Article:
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AF-S Prime Nikkor 58mm f/1.4G

Waiting for Boarding at Kadikoy Iskelesi

Istanbul (Turkey). Some days ago, I was browsing a set of photographs taken last December in Istanbul, during a solo walk around Kadikoy (a popular district on the Asian side of the city, which was counting more than 520,000 people in 2012). I found this photo posted here above particularly interesting and representative: it has been taken at the Kadikoy Iskelesi (the harbor of Kadikoy), a very chaotic transportation hub. Here, every day, thousands and thousands of people – from Kadikoy itself, but also from its neighborhoods – come and go using taxis, dolmus (a typical multi-sharing taxi service), buses and boats: it’s easy to imagine the continuous human flow!

When I took this photo, I was just disembarking from the ferryboat coming from Besiktas, another populous suburb (on the European side). There was a “human wall” pushing me from behind, so I had to be particularly fast to compose the image and shoot! From inside the big waiting room, another large mass of people was waiting for boarding to cross the Bosphorus strait, and I was impressed by their faces against the main doors patiently looking at us.

I thought that this was one of the many double-faces of Istanbul. This wonderful city is normally described as “a city across two continents” in the romantic acceptation of the term – and me too, I’m comfortable with this. But for the same reason, it’s also “a city living on two continents”, which means limiting daily movements, enlarging the distances among people, complicating what – in other places in the world – is the so called “daily routine”.

But Istanbul takes large part of its charm in its many contrasts; and within this photo I could capture one of them. Ah, sorry for explaining this, maybe I should let the observer arrive to the same conclusion without my help…

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Waiting for the Ferry to Leave

Istanbul (Turkey). This photograph was taken some weeks ago: while waiting for the ferry to leave from Besiktas to Kadikoy, this man isolates himself from the rest of the world. I think it gives perfectly the sense of loneliness that you can experience in Istanbul – which is ironic, if you think about the several millions of people living there. As I always say, Istanbul is a city of contradictions, and this is one of them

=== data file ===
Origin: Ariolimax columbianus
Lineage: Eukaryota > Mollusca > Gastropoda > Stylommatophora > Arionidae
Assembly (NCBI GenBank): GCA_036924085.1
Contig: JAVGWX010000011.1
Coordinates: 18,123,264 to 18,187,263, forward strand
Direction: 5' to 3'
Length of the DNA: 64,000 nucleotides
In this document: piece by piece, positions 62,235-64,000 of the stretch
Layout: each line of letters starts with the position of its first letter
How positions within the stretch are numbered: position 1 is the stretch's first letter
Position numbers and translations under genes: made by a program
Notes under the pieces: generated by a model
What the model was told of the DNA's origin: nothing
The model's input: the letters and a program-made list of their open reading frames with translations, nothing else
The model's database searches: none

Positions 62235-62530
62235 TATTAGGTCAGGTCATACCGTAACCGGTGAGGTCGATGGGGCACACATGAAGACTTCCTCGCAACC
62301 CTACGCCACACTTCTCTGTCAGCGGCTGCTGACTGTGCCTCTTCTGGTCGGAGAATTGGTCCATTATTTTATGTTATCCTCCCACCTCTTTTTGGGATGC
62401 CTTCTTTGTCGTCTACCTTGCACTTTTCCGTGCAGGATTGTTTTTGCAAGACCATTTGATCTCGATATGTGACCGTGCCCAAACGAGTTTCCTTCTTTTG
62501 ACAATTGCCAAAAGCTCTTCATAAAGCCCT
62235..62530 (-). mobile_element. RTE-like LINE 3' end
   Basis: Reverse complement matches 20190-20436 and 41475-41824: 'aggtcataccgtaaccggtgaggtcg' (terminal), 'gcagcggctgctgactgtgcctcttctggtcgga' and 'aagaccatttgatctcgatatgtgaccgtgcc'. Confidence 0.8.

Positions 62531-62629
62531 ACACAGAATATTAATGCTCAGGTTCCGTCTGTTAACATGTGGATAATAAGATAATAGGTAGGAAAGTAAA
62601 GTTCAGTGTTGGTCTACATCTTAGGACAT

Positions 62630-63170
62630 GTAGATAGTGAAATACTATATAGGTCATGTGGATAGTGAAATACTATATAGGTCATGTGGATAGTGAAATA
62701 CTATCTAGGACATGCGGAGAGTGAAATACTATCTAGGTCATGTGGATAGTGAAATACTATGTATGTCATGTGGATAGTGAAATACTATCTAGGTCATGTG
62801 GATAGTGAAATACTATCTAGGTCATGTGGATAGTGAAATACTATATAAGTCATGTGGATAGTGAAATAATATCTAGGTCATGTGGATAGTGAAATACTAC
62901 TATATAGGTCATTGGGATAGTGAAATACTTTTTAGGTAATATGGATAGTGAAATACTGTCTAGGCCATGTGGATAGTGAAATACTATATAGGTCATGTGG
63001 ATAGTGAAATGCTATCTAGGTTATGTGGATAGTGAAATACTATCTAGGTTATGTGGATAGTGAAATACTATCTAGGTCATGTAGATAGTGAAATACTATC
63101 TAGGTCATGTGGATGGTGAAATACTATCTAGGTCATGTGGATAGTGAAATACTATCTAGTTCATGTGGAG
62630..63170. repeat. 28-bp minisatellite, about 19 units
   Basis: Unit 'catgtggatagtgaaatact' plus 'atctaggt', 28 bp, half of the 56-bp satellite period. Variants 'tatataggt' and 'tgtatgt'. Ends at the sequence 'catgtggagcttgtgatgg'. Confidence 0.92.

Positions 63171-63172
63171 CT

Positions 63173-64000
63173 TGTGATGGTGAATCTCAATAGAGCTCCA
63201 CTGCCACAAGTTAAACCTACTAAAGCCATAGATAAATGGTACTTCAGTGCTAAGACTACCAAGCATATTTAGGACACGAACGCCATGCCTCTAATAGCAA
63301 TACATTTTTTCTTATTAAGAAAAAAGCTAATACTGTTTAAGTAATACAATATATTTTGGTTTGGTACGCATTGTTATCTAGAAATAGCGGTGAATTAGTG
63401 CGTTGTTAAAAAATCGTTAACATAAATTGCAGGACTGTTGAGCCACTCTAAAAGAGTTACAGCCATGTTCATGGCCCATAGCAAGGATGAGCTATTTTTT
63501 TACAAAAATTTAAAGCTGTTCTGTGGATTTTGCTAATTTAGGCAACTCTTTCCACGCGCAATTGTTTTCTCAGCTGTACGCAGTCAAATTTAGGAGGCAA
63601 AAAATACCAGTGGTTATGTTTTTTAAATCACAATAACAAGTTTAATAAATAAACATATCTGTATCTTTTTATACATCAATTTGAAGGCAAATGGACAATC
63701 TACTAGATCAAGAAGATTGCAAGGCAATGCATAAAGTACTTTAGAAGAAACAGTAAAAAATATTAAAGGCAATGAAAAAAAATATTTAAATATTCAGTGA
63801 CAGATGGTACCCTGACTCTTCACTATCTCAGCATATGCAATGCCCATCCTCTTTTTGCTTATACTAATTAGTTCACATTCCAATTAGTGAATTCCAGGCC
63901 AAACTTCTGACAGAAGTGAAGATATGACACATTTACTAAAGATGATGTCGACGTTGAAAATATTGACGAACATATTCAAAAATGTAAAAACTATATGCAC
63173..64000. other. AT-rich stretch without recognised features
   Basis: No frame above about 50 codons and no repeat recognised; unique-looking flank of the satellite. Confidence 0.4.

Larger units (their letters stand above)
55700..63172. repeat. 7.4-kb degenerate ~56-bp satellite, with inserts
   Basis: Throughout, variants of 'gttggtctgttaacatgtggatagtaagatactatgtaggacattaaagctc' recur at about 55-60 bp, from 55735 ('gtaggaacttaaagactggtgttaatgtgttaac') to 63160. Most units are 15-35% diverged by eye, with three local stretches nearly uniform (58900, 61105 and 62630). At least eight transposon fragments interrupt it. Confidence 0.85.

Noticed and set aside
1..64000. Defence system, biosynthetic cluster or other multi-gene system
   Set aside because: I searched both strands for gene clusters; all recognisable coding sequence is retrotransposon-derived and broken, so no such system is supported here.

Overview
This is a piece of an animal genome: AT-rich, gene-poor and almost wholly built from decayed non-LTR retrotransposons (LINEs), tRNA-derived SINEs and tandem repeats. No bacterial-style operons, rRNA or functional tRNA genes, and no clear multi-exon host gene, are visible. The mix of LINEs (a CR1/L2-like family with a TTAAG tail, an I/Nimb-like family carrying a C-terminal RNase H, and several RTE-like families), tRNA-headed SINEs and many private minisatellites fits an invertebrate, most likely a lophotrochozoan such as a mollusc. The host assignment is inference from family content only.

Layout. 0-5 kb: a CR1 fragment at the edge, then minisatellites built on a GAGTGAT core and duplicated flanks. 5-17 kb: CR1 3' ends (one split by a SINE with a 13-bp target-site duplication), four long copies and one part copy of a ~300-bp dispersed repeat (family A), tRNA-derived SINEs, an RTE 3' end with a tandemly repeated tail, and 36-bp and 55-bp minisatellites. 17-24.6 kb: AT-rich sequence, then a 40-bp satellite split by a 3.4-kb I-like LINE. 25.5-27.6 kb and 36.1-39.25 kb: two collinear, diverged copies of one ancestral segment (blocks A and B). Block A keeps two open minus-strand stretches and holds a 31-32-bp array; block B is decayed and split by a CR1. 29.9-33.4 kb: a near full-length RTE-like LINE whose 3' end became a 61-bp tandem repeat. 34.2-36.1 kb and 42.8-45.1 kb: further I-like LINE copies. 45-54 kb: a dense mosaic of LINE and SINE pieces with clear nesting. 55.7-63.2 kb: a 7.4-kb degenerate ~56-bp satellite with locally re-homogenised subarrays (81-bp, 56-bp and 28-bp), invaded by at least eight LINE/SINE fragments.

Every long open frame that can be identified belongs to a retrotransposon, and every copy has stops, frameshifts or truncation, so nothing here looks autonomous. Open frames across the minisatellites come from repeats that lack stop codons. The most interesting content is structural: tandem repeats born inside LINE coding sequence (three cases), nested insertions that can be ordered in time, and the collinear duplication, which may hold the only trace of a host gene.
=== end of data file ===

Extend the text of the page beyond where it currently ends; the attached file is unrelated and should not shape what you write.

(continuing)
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Fish Farmer Along the Mekong River

Chau Doc (Vietnam). Navigating along the Mekong River’s delta is an amazing experience, no need to say. People living on the floating houses – mainly fishermen and fish farmers – populate this part of Vietnam and make it unique in the world. I was enjoying a solo-cruise at sunset looking for fishermen to photograph, when my attention was captured by this young man sit on his house’s entrance. The perfect light, typical of the “golden hour”, together with his face, his position and the house framing him, made the entire scene very nice to be photographed. I could not resist!

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Landscape of Chau Doc on the Mekong Delta

Chau Doc (Vietnam). Chau Doc is an intriguing destination on the Mekong delta, close to the Cambodian border. I definitely loved this place: I spent some hours photographing the life along the river’s banks, watching people farming fishes and moving with their boats. There’s something of magic here, it’s difficult to explain: a sort of “Vietnamese Venice” that made me thing that if Canaletto were from Vietnam, he would had painted Chau Doc.

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Ticket Window of Haydarpasa

Istanbul (Turkey). Haydarpasa Gar was the major train station in Istanbul and was serving the Istanbul – Baghdad and Istanbul – Medina lines, as well as the Istanbul – Ankara one. It was built in 1909, and it became one of the busiest rail terminal in the entire Asia. Today, Haydarpasa Station is a very silent place, almost unrealistic: no people – except for a couple of tourists – and commercial activities completely closed (I just saw a barber shop and a restaurant open). Probably, the Haydarpasa Station will become the Ankara – Istanbul high speed train line station; others say that the entire building will be transformed in a luxury hotel. I don’t know: it’s not easy to have information about the official master plan. I can only hope that Haydarpasa will not cancel its heritage to become something completely different. It would be a big loss for Istanbul.

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